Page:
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Restructuring health care system in Nigeria

By OLA OREKUNRIN

Nigeria’s healthcare system has currently bagged the reputation of one of the five worst healthcare in the world.

However, the problem is beyond whatever reputation and identity we have on the global scene.

Restructuring

The real issue lies in the number of preventable deaths we are unable to manage daily. It is a very depressing fact that the standing mortality rate especially in childbirth and pregnant women is very high.

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Ironically, this can be reduced drastically if the appropriate measures are put in place.

In these years that I have served (and I’m still serving) actively as a physician, I have observed and carefully analyzed Nigeria’s healthcare system. I have seen that Nigeria and even Africa’s healthcare challenges are more economic than clinical.

Nonetheless, revamping our health sector will involve organizational restructuring, upgraded financing, task shifting and a re-prioritization of public and primary healthcare services. I see hope however and a great possibility that Nigeria’s healthcare sector can get the advancement it so requires.

Change is usually rapid and achieved even better when systems are at their lowest; this is where we are right now. It is imperative that all and sundry become involved in the advancement of Nigeria’s healthcare as it boils down to the well being of our families and our abilities to live happy and healthy lives, eventually.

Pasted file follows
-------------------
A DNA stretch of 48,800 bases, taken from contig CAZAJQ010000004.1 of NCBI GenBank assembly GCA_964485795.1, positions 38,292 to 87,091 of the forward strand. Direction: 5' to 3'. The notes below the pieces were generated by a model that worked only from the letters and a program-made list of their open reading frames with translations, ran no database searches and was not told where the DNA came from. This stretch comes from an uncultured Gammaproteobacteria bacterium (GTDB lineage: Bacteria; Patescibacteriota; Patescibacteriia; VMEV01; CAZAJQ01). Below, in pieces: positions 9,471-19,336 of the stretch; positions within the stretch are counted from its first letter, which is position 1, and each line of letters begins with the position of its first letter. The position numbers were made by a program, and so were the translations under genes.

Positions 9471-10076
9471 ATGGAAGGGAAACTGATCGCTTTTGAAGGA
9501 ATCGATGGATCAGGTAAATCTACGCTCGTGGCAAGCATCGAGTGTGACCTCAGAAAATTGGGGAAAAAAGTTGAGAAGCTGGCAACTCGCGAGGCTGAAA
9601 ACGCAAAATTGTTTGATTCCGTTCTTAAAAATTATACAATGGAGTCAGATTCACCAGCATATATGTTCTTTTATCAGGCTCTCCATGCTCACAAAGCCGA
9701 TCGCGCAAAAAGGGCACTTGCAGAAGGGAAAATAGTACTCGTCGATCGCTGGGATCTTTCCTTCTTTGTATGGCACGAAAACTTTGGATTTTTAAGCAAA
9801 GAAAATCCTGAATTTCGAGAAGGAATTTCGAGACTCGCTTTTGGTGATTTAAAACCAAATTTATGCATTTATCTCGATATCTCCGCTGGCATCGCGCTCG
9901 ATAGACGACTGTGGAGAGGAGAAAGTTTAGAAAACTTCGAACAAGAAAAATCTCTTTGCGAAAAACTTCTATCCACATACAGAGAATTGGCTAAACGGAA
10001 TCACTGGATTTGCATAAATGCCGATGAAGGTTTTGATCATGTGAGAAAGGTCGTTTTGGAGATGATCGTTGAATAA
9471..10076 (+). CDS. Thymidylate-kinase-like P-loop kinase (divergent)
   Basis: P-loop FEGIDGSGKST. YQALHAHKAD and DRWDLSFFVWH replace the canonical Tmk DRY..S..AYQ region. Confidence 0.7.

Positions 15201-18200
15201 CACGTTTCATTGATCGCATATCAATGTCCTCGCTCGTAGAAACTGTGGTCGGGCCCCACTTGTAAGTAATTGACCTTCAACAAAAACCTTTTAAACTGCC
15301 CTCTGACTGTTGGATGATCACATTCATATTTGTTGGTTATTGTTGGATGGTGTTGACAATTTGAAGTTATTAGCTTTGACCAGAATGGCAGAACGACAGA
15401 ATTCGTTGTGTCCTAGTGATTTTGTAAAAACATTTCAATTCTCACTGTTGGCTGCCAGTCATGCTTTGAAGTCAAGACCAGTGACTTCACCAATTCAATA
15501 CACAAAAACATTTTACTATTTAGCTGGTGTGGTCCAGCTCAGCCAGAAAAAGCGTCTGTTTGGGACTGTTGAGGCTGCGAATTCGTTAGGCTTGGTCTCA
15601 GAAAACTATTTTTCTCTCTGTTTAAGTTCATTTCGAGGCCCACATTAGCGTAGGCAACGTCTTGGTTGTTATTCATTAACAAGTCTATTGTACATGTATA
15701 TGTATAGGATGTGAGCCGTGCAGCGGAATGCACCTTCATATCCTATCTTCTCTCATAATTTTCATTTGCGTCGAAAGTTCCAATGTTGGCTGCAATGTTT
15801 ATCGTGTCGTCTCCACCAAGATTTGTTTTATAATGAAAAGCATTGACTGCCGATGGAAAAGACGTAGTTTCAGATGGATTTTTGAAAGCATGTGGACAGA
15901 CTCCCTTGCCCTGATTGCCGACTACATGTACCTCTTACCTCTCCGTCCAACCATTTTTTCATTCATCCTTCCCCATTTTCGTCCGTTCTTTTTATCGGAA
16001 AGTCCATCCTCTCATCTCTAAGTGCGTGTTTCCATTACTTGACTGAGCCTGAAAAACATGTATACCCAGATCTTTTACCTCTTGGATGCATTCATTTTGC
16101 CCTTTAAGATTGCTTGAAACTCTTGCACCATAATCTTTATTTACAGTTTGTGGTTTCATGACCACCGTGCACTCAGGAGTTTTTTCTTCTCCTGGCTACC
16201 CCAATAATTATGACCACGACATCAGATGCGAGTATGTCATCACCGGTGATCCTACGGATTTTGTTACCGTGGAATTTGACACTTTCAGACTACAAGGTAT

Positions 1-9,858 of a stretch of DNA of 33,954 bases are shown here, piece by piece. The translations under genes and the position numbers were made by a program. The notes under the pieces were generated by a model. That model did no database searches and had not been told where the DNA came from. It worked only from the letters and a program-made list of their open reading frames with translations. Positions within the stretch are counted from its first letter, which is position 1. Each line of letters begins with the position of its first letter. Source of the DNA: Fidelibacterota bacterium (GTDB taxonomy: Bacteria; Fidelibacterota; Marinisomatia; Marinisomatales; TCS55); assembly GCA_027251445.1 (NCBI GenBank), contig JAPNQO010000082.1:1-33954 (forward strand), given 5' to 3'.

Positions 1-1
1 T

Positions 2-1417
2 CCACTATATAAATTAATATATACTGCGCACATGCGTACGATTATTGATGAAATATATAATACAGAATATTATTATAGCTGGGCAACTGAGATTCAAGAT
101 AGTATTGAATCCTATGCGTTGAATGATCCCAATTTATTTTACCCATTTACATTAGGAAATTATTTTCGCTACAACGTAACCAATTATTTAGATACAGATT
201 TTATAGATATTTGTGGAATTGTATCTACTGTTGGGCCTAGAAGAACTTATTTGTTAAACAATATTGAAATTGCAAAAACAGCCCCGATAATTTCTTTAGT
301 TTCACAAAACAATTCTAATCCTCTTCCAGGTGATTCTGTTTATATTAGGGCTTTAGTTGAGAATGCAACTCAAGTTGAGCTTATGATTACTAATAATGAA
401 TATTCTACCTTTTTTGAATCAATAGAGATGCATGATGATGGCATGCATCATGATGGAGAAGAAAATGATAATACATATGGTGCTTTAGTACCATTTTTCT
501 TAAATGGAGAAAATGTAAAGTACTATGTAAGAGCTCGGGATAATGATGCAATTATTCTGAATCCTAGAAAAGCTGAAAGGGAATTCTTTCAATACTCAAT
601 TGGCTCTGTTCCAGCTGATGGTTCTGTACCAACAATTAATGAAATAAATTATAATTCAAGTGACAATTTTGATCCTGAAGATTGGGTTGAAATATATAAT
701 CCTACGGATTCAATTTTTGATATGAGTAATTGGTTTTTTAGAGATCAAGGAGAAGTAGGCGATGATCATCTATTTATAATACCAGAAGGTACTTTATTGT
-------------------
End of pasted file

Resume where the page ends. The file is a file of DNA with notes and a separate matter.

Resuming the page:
One of the turning points can be drawn from the success of Dangote’s Cement Company. Dangote’s Obajana factory is one of the most advanced and largest cement factories in Africa. Part of its huge success lies on how Dangote has been able to effectively manage the factors that influence a reduction in the average cost of production while increasing the volume of output. The most important lesson from Dangote’s Cement Company’s system is the massive network of small distributors in various communities across Nigeria.

This improves availability and eases the process of accessing cement products to local communities; only large orders make their way to the factory.